Victor and Yuliya: Repeating 2005?

Victor and Yuliya: Repeating 2005?

Thursday, April 10, 2008
12:00 PM - 1:30 PM
Encina Ground Floor Conference Room
  • Steven Pifer

The renewed cohabitation between Ukrainian President Victor Yushchenko and Prime Minister Tymoshenko has quickly begun to show stress. Will they repeat the 2005 experience, when Tymoshenko was sacked, and how do these tensions complicate Ukraine's current domestic and foreign policy challenges?


Ambassador Pifer begins his talk by recapping the past relationship between President Yushchenko and Prime Minister Tymoshenko. Mr. Pifer then proceeds to analyze the general political situation between the two at this early stage in their coalition. He explains that Yushchenko’s camp is seriously worried about the votes Tymoshenko could take away from him in the 2009 presidential election. Mr. Pifer also reveals that many businesses that work closely with Yushchenko’s administration are more politically aligned with the opposing Party of Regions rather than Tymoshenko’s bloc. In addition, Mr. Pifer discusses the concerns with the maneuvers of the head of the presidential administration who is perhaps working for his own agenda in links with the opposing Party of Regions.

Mr. Pifer briefly analyzes the political situations for the nation’s major party leaders as well. He explains that Yushchenko is losing support as he seems more focused on the 2009 elections and has failed to advance on forming and implementing a policy agenda. Similarly, Viktor Yanukovych, head of the opposing Party of Regions, is also losing support primarily due to poor political tactics such as physically blocking the speaker of Ukraine’s parliament from entering the parliament to speak. Mr. Pifer explains that there are also rumors of internal divisions within the party. However, Mr. Pifer argues Tymoshenko seems to be staying on top and maintaining support. This is arguably due to the achievements she already has to her name with her new cabinet.

Although, it seems that this coalition arrangement is detrimental to Yushchenko politically, Mr Pifer argues that there is little alternative. He explains that it is very difficult to break a coalition and such a move could split Yushchenko’s party. At the same time, Mr. Pifer believes it is clear that Yushchenko and Tymoskenko’s relationship is costing Ukraine. Mr. Pifer feels there is too much infighting and not enough governance, and this is illustrated by the lack of much shared domestic policy. Mr. Pifer also cites the two’s competing trips to negotiate with Gazprom and disputes over the NATO membership action plan as evidence for their disagreements and inefficiency.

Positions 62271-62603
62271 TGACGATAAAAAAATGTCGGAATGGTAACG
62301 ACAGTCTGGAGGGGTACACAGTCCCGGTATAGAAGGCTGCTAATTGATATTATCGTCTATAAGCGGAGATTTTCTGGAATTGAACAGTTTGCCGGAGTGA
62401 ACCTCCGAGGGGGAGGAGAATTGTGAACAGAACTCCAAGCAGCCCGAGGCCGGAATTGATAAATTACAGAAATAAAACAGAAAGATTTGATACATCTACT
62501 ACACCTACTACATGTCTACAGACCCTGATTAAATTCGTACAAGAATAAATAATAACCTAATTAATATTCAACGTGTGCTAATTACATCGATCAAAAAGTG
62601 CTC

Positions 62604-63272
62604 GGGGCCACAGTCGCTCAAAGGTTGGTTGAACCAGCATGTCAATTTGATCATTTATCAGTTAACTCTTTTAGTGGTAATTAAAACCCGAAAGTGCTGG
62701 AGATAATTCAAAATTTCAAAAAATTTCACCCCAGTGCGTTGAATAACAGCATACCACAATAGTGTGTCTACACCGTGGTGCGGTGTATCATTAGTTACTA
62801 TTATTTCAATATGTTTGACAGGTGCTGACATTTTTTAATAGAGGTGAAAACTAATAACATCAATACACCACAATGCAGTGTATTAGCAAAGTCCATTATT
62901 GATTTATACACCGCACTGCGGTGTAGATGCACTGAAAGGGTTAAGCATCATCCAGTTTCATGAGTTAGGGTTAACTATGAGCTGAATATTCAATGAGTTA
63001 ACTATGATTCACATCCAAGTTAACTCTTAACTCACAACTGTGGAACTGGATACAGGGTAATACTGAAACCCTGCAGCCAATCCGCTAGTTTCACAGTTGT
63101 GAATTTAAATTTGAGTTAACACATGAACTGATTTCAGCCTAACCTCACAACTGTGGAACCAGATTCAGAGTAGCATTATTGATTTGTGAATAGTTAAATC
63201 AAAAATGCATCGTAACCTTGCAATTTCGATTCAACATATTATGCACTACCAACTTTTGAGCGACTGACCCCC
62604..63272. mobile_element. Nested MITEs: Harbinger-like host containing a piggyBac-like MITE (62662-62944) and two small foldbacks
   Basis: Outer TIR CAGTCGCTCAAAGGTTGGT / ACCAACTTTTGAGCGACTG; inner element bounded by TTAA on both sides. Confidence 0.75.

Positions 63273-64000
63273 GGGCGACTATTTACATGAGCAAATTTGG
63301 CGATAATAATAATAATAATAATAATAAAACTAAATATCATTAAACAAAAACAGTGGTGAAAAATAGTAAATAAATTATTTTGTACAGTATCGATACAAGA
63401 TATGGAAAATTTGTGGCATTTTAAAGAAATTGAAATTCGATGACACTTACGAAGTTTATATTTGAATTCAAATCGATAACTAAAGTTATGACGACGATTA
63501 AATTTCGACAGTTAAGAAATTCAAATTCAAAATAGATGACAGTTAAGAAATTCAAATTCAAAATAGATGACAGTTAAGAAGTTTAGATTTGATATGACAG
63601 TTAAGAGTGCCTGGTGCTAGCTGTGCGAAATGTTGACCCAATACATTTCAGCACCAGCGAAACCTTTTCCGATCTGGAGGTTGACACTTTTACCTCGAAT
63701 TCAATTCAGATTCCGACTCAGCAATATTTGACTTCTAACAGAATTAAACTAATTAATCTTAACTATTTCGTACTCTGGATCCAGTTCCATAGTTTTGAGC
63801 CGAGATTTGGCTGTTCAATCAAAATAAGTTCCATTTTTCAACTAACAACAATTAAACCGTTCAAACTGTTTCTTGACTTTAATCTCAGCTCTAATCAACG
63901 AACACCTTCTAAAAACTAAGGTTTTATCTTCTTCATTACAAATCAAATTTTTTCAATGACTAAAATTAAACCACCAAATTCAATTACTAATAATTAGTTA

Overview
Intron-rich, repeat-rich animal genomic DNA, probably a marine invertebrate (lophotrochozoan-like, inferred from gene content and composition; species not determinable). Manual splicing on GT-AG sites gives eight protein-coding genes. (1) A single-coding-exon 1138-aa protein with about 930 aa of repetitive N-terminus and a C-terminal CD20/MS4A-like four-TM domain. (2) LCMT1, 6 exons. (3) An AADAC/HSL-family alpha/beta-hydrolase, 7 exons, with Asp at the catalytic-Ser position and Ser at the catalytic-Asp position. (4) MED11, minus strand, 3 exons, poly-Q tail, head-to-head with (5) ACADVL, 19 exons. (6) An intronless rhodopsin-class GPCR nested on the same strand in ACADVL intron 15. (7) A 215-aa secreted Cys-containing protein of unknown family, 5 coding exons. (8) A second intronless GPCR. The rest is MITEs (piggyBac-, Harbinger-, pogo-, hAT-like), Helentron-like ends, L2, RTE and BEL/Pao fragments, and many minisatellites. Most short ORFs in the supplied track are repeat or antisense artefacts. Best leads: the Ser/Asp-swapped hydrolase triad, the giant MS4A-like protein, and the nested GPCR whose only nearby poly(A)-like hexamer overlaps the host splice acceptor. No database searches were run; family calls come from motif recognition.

Mr. Pifer concludes by arguing that while this coalition is fragile, he feels it may last longer than many believe as there is very little alternative. However, although this coalition will probably not be effective in policy-making, the fact that the economy is sound and both candidates are playing by democratic rules should be taken as a good sign.

about the speaker

Steven Pifer is a senior adviser with the Center for Strategic and International Studies. A retired Foreign Service officer, his more than 25 years with the State Department focused on U.S. relations with the former Soviet Union and Europe, as well as on arms control and security issues. His assignments included deputy assistant secretary of state in the Bureau of European and Eurasian Affairs (2001-2004), ambassador to Ukraine (1998-2000), and special assistant to the president and National Security Council senior director for Russia, Ukraine and Eurasia (1996-1997). He also served at the U.S. embassies in Warsaw, Moscow and London, as well as with the U.S. delegation to the Intermediate-Range Nuclear Forces negotiations in Geneva. He holds a B.A. in economics from Stanford University, where he later spent a year as a visiting scholar at Stanford's Institute for International Studies. He is a member of the Council on Foreign Relations.